Forgive me for wandering into the muddy waters of politics but this is a hot topic and it’s also something rather personal, seeing as I am a lady. Yes, its the ‘Feminist Issue’. This post has been knocking around in my head and my heart for a little while now, probably stirred up a bit after the strong reaction to Emma Watson’s brilliant ‘HeForShe‘ speech at the UN and all of the debate around those great Elle teeshirts.
This post is also in part in response to all of those glibly annoying ‘celeb’ statements like ‘I am a feminist but I still like men’. Do they seriously think that being a feminist equals being a man-hater? I suspect that they may also think it means going bra and deodorant free whilst plaiting your own leg hair. Well, I am a feminist and let me tell you this, the bra, pit stink and bloke bashing thing is not my bag (but in Winter I do find a bit of leg fluff quite cozy).
With that in mind, I thought that clarifying the meaning of feminism was a very good place to start. This is how the dictionary defines it:
“The doctrine advocating social, political, and all other rights of women equal to those of men.”
I am privileged enough to exist in circumstances that don’t cause me to analyse or consider this topic very often. Of course I am affronted by the fact that women are not paid equally to their male counterparts. Of course I am disgusted by the exclusion of girls from the education system in some countries. I am also incensed on a regular basis by casual sexual stereotyping, but I honestly can’t think of any significant moments when this has negatively impacted me personally, my opportunities or my career.
I have always been gobby, determined, opinionated and sometimes people don’t like that. Well, you can’t please all of the people all of the time! I am also highly emotional, affectionate and working on coming to terms with my vulnerability. Actually, all of that could also be said about most of my family and friends of either gender- and perhaps that is the key to this for me. I am super fortunate to have been brought up without being categorised by the cliches attached to my gender, and I, in turn, don’t presume peoples abilities by their gender either.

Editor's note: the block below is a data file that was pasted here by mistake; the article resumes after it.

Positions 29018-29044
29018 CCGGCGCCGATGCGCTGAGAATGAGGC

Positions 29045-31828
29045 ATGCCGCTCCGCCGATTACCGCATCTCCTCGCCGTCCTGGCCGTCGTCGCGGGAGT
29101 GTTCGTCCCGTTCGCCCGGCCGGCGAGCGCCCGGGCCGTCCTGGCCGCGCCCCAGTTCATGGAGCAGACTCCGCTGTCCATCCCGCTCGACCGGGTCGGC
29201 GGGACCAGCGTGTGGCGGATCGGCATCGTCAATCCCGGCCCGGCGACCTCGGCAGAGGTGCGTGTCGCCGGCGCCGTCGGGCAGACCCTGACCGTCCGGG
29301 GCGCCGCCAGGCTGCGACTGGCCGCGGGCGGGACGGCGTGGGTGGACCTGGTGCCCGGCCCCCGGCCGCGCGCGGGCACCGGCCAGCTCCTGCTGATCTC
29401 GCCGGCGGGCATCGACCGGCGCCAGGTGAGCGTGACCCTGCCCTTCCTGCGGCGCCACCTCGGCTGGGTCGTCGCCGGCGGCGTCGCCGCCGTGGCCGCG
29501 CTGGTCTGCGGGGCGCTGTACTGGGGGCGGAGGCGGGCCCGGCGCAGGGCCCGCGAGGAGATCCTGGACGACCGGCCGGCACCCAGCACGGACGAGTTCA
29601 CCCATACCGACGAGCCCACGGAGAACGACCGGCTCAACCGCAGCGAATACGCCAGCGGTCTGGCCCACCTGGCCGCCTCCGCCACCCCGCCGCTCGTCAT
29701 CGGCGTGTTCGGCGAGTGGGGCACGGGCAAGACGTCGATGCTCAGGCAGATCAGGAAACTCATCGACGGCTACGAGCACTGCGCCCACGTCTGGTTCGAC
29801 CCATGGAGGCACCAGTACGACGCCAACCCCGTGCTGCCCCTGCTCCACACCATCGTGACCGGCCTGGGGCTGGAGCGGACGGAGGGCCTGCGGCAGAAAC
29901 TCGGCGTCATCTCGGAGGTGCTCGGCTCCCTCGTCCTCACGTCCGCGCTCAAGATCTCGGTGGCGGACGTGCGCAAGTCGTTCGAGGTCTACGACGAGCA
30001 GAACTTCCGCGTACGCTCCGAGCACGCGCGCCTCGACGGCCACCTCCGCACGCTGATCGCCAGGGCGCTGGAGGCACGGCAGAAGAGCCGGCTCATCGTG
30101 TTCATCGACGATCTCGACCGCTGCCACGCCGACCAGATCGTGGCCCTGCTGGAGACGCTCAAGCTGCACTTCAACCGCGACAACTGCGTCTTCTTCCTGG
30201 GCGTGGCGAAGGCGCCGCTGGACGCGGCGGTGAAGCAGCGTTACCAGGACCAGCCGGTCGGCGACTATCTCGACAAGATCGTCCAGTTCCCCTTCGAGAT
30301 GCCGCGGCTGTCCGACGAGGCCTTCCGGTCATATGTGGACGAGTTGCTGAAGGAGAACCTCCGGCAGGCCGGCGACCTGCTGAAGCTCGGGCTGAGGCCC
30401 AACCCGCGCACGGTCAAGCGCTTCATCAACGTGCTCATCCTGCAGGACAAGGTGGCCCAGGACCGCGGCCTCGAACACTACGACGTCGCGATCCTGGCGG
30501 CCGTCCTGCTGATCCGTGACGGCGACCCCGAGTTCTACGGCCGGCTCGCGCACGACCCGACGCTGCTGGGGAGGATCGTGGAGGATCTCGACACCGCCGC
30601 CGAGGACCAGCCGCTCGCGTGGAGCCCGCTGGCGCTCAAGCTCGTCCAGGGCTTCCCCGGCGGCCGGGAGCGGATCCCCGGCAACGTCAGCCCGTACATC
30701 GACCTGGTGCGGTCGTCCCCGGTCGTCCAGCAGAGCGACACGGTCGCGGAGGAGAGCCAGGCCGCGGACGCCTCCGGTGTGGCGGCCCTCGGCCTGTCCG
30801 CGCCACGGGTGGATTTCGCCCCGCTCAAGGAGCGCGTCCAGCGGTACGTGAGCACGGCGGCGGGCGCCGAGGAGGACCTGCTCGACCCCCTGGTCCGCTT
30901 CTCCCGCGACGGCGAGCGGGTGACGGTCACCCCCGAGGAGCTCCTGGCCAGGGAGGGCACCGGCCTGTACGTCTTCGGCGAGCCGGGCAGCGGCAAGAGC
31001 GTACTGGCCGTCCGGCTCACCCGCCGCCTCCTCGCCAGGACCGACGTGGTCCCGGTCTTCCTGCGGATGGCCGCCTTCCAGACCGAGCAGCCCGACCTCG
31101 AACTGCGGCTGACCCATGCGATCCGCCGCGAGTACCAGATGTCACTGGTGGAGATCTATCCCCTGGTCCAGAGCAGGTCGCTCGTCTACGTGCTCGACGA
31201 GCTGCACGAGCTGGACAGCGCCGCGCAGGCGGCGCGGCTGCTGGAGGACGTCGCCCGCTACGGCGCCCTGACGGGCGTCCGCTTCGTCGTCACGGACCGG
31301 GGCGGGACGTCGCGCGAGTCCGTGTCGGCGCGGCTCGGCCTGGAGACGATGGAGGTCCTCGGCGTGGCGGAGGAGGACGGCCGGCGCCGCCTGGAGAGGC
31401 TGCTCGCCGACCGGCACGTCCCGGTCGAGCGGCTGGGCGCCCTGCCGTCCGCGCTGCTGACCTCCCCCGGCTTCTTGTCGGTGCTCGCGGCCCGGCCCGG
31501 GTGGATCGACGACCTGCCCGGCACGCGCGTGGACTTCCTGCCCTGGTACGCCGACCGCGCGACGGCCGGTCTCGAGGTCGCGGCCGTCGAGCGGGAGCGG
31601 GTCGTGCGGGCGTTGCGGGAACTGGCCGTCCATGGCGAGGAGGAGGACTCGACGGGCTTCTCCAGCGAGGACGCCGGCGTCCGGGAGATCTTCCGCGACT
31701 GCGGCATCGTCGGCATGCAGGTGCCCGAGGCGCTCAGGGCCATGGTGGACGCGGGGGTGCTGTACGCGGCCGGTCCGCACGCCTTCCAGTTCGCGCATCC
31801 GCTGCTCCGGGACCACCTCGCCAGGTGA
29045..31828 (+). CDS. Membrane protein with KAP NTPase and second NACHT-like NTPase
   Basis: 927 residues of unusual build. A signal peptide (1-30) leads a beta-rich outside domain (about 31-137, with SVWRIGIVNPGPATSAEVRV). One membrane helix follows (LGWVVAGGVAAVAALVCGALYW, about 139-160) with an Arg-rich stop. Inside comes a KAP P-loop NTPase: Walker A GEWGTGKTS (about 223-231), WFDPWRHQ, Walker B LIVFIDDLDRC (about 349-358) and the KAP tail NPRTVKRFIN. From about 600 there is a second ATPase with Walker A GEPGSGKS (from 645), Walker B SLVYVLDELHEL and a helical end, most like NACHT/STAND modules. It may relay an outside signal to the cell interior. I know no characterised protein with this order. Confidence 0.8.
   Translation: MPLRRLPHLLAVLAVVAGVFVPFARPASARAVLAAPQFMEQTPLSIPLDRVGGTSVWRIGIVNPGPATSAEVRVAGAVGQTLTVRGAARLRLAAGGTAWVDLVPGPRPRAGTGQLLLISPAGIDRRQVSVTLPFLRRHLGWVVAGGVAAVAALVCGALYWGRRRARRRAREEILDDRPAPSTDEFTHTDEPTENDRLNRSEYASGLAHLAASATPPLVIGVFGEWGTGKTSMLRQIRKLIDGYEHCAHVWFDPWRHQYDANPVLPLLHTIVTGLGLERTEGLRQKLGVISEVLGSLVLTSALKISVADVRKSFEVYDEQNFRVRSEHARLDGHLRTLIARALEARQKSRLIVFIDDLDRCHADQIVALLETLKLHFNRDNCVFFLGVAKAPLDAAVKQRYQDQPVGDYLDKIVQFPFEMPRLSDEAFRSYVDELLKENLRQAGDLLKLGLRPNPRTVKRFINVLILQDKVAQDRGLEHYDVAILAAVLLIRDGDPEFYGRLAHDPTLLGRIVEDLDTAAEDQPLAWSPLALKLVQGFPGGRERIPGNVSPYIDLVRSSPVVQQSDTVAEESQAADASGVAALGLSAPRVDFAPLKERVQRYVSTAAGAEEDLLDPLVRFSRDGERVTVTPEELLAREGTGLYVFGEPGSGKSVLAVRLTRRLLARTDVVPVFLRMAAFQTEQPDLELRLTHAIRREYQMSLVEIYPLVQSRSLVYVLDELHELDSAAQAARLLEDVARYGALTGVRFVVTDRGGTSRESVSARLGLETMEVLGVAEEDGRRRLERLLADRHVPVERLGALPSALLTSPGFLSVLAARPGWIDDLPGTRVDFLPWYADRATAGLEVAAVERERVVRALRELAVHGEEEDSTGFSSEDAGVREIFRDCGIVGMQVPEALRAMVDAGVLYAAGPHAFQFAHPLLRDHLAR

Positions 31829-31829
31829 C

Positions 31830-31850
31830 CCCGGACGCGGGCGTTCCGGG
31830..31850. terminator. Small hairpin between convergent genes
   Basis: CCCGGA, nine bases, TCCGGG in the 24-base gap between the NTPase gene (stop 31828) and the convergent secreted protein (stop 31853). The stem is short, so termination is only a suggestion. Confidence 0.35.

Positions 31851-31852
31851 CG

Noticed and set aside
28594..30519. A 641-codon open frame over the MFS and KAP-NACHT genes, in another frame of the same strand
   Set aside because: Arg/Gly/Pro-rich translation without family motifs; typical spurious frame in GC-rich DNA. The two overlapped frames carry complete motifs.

That said, I love being a woman and all the things that are specific to my gender (boobs, multi-tasking, makeup, high heels, fabulously complex undies, being treated like a lady by a gentleman with good manners amongst many, many other things) but I don’t consider these better, worse, weaker or stronger than those things that are specific to the male gender (standing up to wee, excellent tailoring, wet shaves, burping without embarrassment etc).
I work in a creative field where I have always been surrounded by other strong females, in a majority female workforce. I have had as many brilliant male bosses as I have had brilliant female bosses, and also had run-ins with crazy nutters of both sexes running the show! As a fashion designer I would suggest that I have been equally paid, if not better paid than some of my male counterparts, but it is hard to tell in an industry where wages are generally merit and experience based, as well as being highly variable.
I am now my own boss, running my own company that is majority female staffed, paying my own mortgage, driving my own car. That is not because I’m a feminist. That is because I am me and those are the choices that I have made. Well, obviously I am eternally grateful to have been able to make those decisions but isn’t that more to do with economy, culture and geography than anything else? Does that make me a feminist by circumstance?
What I do know is that I am all about equality and opportunity on every level, and if needed I will fight for it (I love boxing but please don’t punch me in the boobs. That’s just bad darts). I’d love to hear your thoughts on this so please do leave me your comments.